Today, due primarily to its isolated location and closed nature (the area was only open to tourism in 1992), Mustang is one of the last true remote lands remaining in the world. Its inhabitants, who are primarily of Tibetan descent, lead lives little-changed from centuries past; they till the fields by hand, tend herds amid the dry hills, and work and live among the harsh, starkly beautiful lands.
Still, with the completion of a new highway linking Mustang to Tibet and Nepal, it is clear that this stronghold of traditional Tibetan culture may not remain remote and untouched for much longer.
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Meet a prominent local family for dinner at their home; sample Tibetan specialties like momos, or dumplings stuffed with yak meat; thukpas, or thick, long Tibetan noodles; and salty, savory butter tea, used to fortify one’s body against the elements.
Carved into the sheer walls of the Himalayan foothills, much of the area around Mustang is home to a number of manmade caves. Many of these structures contain various Buddhist artifacts, including sacred, illustrated texts, elaborate wall paintings and murals, and even manuscripts detailing the Bon faith, the area’s pre-Buddhist, shamanistic religion.
Located at a lofty 12,172 feet (3,710 meters), Muktinath Temple is sacred to Hindus and Buddhists alike. Set in the shadow of the majestic Himalayas, Muktinath was believed to be the site where Guru Rimpoche, the founder of Tibetan Buddhism, stopped and meditated while making his way to Tibet.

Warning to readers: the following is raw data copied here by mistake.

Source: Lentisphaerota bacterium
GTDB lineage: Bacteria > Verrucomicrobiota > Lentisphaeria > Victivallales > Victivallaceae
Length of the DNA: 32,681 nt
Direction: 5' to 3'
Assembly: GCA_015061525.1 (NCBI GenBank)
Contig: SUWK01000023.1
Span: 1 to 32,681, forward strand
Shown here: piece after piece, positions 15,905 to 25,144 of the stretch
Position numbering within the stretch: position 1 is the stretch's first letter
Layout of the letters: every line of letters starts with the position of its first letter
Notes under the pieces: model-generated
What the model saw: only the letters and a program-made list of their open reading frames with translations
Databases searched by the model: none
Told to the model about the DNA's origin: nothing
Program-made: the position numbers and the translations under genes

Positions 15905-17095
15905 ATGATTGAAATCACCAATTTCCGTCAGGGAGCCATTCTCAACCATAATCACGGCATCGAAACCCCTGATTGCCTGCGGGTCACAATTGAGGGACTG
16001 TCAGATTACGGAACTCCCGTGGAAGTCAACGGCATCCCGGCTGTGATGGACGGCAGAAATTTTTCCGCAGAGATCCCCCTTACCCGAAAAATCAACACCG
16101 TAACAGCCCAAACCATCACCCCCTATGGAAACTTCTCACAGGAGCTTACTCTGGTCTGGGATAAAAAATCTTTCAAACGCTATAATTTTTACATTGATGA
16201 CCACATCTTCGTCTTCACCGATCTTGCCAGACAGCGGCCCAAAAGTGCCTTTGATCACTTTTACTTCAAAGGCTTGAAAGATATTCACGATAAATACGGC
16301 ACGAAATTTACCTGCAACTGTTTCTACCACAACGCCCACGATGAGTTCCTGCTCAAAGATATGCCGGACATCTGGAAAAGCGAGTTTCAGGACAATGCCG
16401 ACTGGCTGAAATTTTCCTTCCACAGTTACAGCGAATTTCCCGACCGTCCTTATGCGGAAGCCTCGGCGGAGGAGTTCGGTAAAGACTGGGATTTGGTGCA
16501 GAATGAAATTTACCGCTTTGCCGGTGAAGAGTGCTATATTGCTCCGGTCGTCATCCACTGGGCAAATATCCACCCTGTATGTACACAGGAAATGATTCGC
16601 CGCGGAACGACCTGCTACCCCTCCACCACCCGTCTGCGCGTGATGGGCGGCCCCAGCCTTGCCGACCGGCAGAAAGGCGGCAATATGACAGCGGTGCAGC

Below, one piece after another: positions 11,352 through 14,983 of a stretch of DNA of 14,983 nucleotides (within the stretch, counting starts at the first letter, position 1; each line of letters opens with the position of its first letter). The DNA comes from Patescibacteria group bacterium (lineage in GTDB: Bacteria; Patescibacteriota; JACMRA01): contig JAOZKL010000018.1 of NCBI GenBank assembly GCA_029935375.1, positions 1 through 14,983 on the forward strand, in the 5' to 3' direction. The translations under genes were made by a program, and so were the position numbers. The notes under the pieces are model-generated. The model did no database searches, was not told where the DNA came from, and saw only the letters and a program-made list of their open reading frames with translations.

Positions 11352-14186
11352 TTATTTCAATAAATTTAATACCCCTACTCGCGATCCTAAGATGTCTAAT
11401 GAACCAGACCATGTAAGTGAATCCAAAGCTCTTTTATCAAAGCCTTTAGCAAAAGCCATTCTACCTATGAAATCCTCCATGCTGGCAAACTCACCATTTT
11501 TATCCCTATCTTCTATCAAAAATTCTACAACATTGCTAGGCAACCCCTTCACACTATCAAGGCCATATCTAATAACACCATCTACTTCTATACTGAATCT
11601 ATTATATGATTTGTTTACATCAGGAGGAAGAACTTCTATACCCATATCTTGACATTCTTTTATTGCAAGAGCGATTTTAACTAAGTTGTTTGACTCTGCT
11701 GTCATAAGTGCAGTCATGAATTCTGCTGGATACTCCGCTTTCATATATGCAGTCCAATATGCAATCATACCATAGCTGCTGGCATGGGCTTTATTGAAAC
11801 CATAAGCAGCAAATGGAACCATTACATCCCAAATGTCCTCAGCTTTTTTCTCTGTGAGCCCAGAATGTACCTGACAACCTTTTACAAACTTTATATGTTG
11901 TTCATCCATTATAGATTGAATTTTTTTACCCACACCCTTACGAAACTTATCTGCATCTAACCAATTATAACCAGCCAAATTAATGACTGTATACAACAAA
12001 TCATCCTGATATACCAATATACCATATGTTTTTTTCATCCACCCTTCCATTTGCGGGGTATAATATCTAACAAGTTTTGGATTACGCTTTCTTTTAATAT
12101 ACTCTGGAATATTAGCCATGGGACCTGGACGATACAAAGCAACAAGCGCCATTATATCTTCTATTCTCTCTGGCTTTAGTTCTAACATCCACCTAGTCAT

While small, the temple itself consists of an inner temple and an outer courtyard; the former contains a large, golden murti, or representation, of the Hindu god Vishnu. The outer courtyard is home to 108 bull-shaped spouts which pour forth water diverted from the River Gantaki; because of the temple’s high elevation, the water is often ice-cold – a daunting challenge to devoted pilgrims, who, as a test of faith, plunge into the waters for a cleansing, sacred bath.
As Mustang is a remote, far-flung locale, it also offers some of the best trekking and hiking within Nepal. Clamber over dry, barren hills that are shades of yellow-brown and sparsely dotted with trees; pass thatched huts that have stood as local homes for decades, if not centuries; and gaze upon the imposing white peaks of the Himalayas in the distance, wreathed in cloud and fog.
Once a cosmopolitan, thriving enclave that commanded crucial trading routes, the walled city of Lo Manthang was once the capital of the kingdom of Mustang. The walls of Lo Manthang are rectangular, and are capped at each corner by a square dzong, or fort – a feature common to the high mountain areas of Tibet, Bhutan, and Nepal. Built in the 1380s, Lo Manthang stands today in a remarkable state of preservation – to the point where festivals and feasts extinct elsewhere in Nepal, Tibet, and Bhutan are still held in the city; because of this, Lo Manthang is tentatively listed as a UNESCO World Heritage Site.
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With Remote Lands you'll travel with people who have made Asia the solitary focus of their own lifelong adventure. As our guest, in the continent that our north American founders Catherine and Jay have adored and explored for decades, you'll discover Asia on a journey that is completely, authentically your own, adapted from our own remarkable experiences and adventures over the years.
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As one few thousand people a year are privileged enough to visit Upper Mustang, Jay Tindall brings us a tale of princes, caves, and isolation in an ancient kingdom.
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